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View's have a minHeight but somehow are lacking a maxHeight:

What I'm trying to achieve is having some items (views) filling up a ScrollView. When there are 1..3 items I want to display them directly. Meaning the ScrollView has the height of either 1, 2 or 3 items.

When there are 4 or more items I want the ScrollView to stop expanding (thus a maxHeight) and start providing scrolling.

However, there is unfortunately no way to set a maxHeight. So I probably have to set my ScrollView height programmatically to either WRAP_CONTENT when there are 1..3 items and set the height to 3*sizeOf(View) when there are 4 or more items.

Can anyone explain why there is no maxHeight provided, when there is already a minHeight?

(BTW: some views, like ImageView have a maxHeight implemented.)

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I've posted a solution in other thread: stackoverflow.com/questions/18425758/… –  JMPergar Nov 5 at 13:45

7 Answers 7

In order to create a ScrollView or ListView with a maxHeight you just need to create a Transparent LinearLayout around it with a height of what you want the maxHeight to be. You then set the ScrollView's Height to wrap_content. This creates a ScrollView that appears to grow until its height is equal to the parent LinearLayout.

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This was useful for preventing a dialog with scrolling contents from expanding to the full height of the screen. –  Kyle Ivey Dec 5 '13 at 0:36
Small suggestion would be to use a FrameLayout instead of a LinearLayout but I doubt it matters. –  Kyle Ivey Dec 5 '13 at 0:37
If some layout present below the scrollview then this trick wont work –  Madhu Mar 5 at 4:36
can you please provide some code? it didn't work for me, so maybe i'm doing something wrong... –  android developer Apr 10 at 8:58

None of these solutions worked for what I needed which was a ScrollView set to wrap_content but having a maxHeight so it would stop expanding after a certain point and start scrolling. I just simply overrode the onMeasure method in ScrollView.

protected void onMeasure(int widthMeasureSpec, int heightMeasureSpec) {
    heightMeasureSpec = MeasureSpec.makeMeasureSpec(300, MeasureSpec.AT_MOST);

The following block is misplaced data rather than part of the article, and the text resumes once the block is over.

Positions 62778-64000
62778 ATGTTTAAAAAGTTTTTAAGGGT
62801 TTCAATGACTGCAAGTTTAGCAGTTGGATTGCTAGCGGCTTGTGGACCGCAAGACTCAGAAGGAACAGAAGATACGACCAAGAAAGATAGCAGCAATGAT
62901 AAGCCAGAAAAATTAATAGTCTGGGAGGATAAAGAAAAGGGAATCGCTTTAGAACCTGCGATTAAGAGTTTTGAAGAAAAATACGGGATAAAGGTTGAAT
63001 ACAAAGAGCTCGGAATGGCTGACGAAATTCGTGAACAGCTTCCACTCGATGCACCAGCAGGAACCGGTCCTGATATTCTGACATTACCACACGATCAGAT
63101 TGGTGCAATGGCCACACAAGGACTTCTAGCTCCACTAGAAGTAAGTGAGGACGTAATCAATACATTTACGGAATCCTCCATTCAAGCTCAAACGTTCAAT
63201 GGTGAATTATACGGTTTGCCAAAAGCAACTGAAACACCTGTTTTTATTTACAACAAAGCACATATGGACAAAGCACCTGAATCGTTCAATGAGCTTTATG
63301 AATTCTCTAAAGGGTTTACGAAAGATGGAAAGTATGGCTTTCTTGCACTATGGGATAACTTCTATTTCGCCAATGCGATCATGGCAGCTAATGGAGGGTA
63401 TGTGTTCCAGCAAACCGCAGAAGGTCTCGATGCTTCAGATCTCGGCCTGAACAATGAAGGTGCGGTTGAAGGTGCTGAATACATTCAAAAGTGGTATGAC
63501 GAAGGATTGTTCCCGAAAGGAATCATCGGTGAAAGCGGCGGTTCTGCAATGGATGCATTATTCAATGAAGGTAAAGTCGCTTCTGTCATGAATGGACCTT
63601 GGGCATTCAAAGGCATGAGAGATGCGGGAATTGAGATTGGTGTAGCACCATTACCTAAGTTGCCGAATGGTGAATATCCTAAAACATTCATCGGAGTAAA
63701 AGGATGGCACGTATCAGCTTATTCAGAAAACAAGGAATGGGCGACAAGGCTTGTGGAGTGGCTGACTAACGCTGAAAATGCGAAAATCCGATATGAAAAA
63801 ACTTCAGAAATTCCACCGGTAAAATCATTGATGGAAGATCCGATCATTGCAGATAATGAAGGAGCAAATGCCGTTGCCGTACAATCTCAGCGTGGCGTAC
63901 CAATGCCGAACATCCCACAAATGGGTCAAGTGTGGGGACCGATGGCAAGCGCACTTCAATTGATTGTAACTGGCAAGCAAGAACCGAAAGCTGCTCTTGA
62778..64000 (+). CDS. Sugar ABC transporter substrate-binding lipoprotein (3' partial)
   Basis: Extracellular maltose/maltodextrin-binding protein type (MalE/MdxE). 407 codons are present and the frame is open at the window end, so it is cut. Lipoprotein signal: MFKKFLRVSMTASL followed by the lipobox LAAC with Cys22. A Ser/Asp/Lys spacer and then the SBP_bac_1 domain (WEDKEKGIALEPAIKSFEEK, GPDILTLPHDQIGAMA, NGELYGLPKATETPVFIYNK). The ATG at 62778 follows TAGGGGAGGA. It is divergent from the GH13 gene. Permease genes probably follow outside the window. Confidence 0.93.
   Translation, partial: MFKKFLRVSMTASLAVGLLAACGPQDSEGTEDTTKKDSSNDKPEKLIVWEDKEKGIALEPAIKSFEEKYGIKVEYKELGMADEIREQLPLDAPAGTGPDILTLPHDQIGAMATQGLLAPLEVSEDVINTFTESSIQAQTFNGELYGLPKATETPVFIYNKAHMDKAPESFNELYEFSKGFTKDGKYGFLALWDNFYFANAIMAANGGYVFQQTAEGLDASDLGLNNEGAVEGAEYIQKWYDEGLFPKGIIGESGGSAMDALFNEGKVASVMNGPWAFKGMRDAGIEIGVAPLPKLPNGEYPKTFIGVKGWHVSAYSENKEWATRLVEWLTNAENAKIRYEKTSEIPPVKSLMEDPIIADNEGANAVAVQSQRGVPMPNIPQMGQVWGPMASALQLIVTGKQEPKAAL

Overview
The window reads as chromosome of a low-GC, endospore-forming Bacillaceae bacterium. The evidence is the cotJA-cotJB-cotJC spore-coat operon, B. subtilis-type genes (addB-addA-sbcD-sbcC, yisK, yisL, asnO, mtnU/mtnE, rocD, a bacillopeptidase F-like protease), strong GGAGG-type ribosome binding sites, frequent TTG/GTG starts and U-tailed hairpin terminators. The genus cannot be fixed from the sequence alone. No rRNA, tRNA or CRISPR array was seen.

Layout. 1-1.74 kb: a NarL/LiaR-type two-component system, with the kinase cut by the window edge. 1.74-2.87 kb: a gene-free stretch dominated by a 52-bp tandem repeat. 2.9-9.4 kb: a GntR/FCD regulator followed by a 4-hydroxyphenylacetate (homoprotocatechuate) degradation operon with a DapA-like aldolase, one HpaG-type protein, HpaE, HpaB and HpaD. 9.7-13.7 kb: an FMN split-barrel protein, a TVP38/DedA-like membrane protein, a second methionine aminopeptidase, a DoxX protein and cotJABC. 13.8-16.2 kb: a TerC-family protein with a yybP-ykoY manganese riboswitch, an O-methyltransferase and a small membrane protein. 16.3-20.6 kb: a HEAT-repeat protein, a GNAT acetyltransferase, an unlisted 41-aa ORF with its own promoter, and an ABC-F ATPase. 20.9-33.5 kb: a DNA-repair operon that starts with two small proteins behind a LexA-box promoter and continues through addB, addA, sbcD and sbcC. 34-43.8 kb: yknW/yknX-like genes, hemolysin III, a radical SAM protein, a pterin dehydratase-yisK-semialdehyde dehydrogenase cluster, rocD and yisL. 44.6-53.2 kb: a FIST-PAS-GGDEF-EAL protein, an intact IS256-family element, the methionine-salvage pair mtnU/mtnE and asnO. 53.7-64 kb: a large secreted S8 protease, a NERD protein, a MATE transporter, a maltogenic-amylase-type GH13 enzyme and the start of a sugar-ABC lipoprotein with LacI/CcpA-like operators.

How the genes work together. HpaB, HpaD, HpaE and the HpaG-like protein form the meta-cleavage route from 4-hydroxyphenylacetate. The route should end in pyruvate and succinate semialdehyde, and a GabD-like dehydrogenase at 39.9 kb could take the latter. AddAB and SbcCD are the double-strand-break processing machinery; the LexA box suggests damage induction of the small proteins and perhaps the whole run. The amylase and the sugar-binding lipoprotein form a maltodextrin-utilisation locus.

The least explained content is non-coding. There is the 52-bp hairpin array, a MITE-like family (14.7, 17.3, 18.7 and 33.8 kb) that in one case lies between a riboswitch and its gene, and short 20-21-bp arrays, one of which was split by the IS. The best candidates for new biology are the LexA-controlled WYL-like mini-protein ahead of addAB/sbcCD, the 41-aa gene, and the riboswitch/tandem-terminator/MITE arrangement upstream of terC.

super.onMeasure(widthMeasureSpec, heightMeasureSpec);

This might not work in all situations, but it certainly gives me the results needed for my layout. And it also addresses the comment by madhu.

If some layout present below the scrollview then this trick wont work – madhu Mar 5 at 4:36

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When wouldn't this work ? This seems like a very clean solution. Makes me wonder why they didn't implement it into the xml. –  Christophe Smet Jun 2 at 6:03
It probably wouldn't work if you manually set the height to say 240. I didn't bother checking the mode the scrollview is in because I only needed to support 1 specific mode (wrap_content). –  whizzle Jun 2 at 23:44
nice trick, just don't forget to convert dp to pixels –  Sarge Borsch Aug 21 at 15:32

There is no way to set maxHeight. But you can set the Height.

To do that you will need to discovery the height of each item of you scrollView. After that just set your scrollView height to numberOfItens * heightOfItem.

To discovery the height of an item do that:

View item = adapter.getView(0, null, scrollView);
item.measure(0, 0);
int heightOfItem = item.getMeasuredHeight();

To set the height do that:

// if the scrollView already has a layoutParams:
scrollView.getLayoutParams().height = heightOfItem * numberOfItens;
// or
// if the layoutParams is null, then create a new one.
scrollView.setLayoutParams(new LayoutParams(LayoutParams.FILL_PARENT, heightOfItem * numberOfItens));
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If anyone is considering using exact value for LayoutParams e.g.

setLayoutParams(new LayoutParams(Y, X );